ORLANDO, Fla., Jan. 29 (UPI) -- SpaceX launched the latest installment of the Starlink satellite network as planned at 9:06 a.m. EST on Wednesday into a sunny but cool Florida sky.
Wednesday's launch also saw two other successes: SpaceX recovered its first-stage booster by landing it on a barge at sea and caught one of the rocket nose-cone halves in a net on another ship at sea. That's the third successful catch for the firm.
The Falcon 9 rocket carried 60 more Starlink spacecraft into orbit, the fourth time for such a feat. The mission lifted off from Launch Complex 40 at Cape Canaveral Air Force Station, which is adjacent to Kennedy Space Center.
"We just had a nominal liftoff of our Falcon 9 vehicle carrying our Starlink payload on its way to its targeted orbit," SpaceX engineer Lauren Lyons said in a live broadcast.
Video from space showed the satellites separating from the rocket's upper stage and deploying successfully in orbit. The images showed sunlight emerging around the curvature of the Earth in the background.
The company had experienced a few delays in recent weeks because of weather concerns, and strong high-altitude winds forced a postponement of the launch on Monday morning. Rough seas in the recovery zone caused another schedule slip Tuesday, SpaceX said.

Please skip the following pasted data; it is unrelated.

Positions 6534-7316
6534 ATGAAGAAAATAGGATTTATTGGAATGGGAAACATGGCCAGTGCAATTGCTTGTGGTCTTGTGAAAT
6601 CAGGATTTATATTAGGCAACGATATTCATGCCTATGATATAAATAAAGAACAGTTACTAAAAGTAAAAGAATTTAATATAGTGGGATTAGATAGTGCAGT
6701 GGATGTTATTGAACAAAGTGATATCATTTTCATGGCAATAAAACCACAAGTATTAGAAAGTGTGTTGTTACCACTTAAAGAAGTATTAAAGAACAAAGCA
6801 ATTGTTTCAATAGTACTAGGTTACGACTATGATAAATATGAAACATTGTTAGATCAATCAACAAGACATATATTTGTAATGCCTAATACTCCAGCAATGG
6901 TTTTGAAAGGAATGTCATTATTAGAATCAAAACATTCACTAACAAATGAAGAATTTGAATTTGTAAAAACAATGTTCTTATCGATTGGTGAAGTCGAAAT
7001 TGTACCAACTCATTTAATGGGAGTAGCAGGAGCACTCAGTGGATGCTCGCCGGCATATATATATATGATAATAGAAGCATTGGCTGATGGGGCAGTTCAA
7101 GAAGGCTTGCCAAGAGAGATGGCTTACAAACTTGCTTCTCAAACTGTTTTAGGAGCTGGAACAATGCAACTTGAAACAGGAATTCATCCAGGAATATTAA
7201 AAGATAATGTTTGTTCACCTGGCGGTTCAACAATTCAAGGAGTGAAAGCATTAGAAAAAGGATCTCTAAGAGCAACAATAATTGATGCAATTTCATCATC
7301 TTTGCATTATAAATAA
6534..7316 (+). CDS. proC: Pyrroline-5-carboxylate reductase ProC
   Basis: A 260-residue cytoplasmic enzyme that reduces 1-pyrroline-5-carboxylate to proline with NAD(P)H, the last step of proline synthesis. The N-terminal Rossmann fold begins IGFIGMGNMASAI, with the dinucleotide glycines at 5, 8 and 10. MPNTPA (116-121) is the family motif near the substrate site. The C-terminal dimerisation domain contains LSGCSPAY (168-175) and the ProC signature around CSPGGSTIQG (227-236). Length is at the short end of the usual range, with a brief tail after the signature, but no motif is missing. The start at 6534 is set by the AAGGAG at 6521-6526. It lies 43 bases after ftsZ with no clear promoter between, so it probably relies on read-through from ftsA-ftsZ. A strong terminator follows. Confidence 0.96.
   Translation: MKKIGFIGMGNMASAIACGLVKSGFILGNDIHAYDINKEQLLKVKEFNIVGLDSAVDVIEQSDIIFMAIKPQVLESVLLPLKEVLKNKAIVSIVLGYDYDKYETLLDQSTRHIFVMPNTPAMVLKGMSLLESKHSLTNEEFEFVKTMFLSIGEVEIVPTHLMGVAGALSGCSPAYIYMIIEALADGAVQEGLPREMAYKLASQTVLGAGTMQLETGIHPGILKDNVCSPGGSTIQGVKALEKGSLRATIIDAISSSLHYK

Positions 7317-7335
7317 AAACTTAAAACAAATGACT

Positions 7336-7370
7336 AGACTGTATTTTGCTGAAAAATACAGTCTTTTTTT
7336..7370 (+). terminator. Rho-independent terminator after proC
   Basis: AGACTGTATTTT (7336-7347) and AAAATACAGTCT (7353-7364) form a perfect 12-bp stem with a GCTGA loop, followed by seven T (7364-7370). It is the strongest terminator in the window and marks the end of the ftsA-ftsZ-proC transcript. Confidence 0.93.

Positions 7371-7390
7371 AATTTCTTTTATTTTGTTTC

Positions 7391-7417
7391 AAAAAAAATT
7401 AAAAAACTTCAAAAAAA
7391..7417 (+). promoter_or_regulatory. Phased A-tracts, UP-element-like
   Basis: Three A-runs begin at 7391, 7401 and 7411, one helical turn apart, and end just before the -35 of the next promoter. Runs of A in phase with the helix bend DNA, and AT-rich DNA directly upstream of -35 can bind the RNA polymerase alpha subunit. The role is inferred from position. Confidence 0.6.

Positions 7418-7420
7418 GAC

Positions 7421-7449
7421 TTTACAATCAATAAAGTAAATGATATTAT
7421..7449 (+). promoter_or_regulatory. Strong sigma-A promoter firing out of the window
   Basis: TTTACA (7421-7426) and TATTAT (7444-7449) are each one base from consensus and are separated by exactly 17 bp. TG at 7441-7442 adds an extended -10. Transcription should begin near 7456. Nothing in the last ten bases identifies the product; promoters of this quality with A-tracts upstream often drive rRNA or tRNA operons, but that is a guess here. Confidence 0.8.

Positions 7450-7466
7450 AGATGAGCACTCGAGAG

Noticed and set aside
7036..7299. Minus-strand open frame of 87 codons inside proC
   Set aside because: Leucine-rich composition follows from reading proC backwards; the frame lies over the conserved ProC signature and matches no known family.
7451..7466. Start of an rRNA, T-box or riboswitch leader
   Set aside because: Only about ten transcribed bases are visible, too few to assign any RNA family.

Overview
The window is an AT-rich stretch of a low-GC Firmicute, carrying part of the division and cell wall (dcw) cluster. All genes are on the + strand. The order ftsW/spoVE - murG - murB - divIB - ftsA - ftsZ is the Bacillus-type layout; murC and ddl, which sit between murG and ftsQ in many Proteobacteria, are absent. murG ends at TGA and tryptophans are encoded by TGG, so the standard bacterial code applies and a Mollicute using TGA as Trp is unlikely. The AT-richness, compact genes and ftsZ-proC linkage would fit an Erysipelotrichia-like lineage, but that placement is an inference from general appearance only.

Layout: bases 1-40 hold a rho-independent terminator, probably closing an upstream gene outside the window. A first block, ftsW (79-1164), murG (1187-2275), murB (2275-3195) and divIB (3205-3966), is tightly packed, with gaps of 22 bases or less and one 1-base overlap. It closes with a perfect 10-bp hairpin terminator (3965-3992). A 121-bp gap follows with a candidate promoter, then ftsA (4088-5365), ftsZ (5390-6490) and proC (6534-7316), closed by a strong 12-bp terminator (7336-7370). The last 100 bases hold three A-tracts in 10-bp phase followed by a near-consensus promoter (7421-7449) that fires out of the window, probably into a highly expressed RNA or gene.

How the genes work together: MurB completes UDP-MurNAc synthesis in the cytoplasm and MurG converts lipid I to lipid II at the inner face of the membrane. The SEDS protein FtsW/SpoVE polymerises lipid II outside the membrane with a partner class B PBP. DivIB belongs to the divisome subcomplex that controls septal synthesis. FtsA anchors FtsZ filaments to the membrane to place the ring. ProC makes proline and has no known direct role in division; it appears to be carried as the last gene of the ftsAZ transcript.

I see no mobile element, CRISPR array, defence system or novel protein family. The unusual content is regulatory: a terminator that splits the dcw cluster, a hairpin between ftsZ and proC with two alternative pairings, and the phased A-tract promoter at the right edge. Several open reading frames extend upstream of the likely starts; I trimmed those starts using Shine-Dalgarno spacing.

Earlier in January, SpaceX delayed a test launch of its Crew Dragon capsule because of high seas in the spacecraft's landing zone.
If all continues on track for the constellation, 100 or more such Starlink launches could occur in the future. SpaceX intends ultimately to launch thousands of satellites to beam broadband around the globe.
SpaceX has 182 of its large dinner table-size satellites in orbit, each weighing over 500 pounds. When they reach space, they extend a large solar panel for power. The space firm previously launched 60 Starlink satellites at a time in May, November and on Jan. 6, with two test satellites launched before that.
The company has faced concerns from astronomers and other stargazers who have seen satellites shining brightly in the night sky. Astronomy groups have posted images showing how the satellites interrupted photos or space object observations.
The launch earlier in January carried one spacecraft, a so-called "Dark Sat," that had an experimental coating to make it less reflective and less visible to stargazers.
The results of that experiment haven't been announced. SpaceX's Starlink mission descriptions say satellites take months to reach their proper orbit, so judging the effectiveness of the experiment will take a while. In the meantime, SpaceX continues launching Starlink.
Wednesday's payload rode atop a first-stage booster that previously carried a Crew Dragon capsule on its first demonstration mission in March 2019 and a satellite mission in June 2019.
Starlink satellites orbit at a height of about 340 miles above the Earth. By comparison, the Kármán line that defines space is 62 miles high, and the International Space Station is more than 250 miles high.